22. pdt says:

    Speaking as a relatively average Joe Catholic, just what IS the Magisterium then? It seems to be some amorphous entity “over in Rome” that takes a few decades to decide on anything. The US Bishops, right or wrong, take stands a bit more quickly. But even they are uneven.

    Where, for example, is a response from the Magisterium to the Connecticut Bishops\’ stance on Plan B in their hospitals? (Or the USCCB, for that matter.)

    I think that most Catholics, if they hear about this at all, will figure that \”A Church spokesman said…\” has as much authority as the Pope.

    Pity, then, and pray for the dioceses whose leaders remain silent.

  23. JPY 15026 says:

    This was in the Pittsburgh Post Gazette back in August

    SISTER PATRICIA MCCANN explains why she supports America’s first black major-party nominee for president

    Sunday, August 31, 2008


    What’s wrong with hope?

    * I voted for Barack Obama in the primary elections last May, and I will vote for him in November. My choice is guided by Mr. Obama’s competence, vision, values and political promise. I see in his candidacy hope for America’s future. He has the potential to become the kind of transformative leader who can tap into the best of American culture and enable us to return to the animating values of the founders of this nation. He cares about those who are poor and marginalized.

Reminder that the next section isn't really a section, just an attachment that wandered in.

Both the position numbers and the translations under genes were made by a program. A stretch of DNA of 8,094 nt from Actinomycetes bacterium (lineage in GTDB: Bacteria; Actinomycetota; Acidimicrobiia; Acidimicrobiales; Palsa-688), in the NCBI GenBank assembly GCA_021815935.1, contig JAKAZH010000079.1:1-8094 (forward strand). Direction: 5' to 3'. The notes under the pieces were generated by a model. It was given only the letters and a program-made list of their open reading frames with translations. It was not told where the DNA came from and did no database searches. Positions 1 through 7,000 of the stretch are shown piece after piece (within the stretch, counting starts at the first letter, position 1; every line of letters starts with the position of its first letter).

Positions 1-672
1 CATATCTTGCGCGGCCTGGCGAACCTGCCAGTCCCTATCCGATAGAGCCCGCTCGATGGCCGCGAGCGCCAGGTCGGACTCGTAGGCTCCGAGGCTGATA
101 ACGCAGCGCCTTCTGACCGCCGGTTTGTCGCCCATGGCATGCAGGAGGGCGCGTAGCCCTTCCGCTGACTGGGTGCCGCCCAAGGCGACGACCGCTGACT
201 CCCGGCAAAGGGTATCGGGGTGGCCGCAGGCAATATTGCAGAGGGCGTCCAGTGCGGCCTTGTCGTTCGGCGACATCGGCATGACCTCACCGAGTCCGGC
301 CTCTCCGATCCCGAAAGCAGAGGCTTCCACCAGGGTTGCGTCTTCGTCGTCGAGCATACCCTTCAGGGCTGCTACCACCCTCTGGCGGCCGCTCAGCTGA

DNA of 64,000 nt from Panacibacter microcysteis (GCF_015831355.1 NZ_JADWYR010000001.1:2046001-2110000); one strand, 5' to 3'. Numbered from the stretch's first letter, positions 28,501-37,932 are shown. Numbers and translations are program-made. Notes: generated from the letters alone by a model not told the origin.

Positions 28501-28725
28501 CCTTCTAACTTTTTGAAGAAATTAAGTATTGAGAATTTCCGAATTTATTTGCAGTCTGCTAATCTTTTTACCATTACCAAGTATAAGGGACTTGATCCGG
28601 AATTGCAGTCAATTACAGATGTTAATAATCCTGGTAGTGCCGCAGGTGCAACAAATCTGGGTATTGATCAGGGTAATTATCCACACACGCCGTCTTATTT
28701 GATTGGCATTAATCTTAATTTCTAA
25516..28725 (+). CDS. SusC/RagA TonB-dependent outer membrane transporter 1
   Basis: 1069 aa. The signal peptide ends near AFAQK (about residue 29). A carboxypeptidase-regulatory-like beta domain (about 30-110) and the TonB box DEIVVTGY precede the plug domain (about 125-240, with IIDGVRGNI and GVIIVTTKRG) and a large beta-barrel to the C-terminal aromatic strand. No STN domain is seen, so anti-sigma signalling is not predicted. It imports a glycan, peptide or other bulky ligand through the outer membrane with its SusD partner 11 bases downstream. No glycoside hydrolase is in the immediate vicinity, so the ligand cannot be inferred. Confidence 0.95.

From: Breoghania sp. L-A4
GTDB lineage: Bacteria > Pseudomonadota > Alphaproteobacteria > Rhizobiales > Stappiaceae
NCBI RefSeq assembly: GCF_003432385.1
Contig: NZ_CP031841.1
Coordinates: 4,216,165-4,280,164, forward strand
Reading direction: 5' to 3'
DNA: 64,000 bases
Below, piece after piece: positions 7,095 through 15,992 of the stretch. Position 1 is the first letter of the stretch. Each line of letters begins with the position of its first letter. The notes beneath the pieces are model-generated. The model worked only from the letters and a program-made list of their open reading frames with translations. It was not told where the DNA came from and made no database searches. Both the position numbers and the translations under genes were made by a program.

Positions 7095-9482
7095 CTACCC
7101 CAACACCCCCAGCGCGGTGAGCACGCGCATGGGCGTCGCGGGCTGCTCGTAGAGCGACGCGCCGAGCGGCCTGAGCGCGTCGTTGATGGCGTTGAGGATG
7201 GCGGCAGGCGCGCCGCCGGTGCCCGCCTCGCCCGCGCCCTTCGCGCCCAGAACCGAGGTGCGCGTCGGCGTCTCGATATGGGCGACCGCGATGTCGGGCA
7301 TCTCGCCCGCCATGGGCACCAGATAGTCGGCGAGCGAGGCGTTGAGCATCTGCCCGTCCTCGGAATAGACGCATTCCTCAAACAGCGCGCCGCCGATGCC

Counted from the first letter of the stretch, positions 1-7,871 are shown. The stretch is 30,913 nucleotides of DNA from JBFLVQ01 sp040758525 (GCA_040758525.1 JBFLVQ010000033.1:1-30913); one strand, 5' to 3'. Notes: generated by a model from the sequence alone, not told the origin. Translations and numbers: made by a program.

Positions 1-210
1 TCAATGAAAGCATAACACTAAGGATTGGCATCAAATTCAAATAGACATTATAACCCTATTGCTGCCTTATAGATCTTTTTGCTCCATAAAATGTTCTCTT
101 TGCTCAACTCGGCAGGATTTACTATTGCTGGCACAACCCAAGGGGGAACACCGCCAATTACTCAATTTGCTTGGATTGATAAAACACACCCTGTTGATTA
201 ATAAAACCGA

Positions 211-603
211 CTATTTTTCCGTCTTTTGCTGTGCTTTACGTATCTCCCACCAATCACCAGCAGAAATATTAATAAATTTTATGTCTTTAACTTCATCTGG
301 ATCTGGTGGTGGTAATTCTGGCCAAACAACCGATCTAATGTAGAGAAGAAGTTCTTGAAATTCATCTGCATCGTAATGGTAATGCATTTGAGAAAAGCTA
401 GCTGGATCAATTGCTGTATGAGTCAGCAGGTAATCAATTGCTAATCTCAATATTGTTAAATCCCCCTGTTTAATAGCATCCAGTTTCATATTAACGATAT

* Some of the political pundits want to identify the theme of hope in Mr. Obama’s campaign as simply nice words. Not so; not so. Aside from the senator’s accomplishments and personal qualities, the fact that a black person can not only vote in 2008, but is in fact a major-party nominee for the presidency, is evidence to the contrary.

    * Barack Obama did not just suddenly drop out of the sky into American politics. His candidacy and America’s readiness for it grew out of the hopes of those hundreds of students in Montgomery in 1965; it grew from the ministerial leadership in black churches in the decades after Dr. King; it grew from the efforts of legislators and political leaders committed to civil rights for all; it grew from hundreds of thousands of decent people, black and white, who know that hope is a tangible reality that can animate us to work together for the common good.
    Complete article:

  24. Iggy says:

    Arlington Diocese, which–other than Washington–has the most influence on politics in our nation’s capital, is STUNNINGLY SILENT on this issue.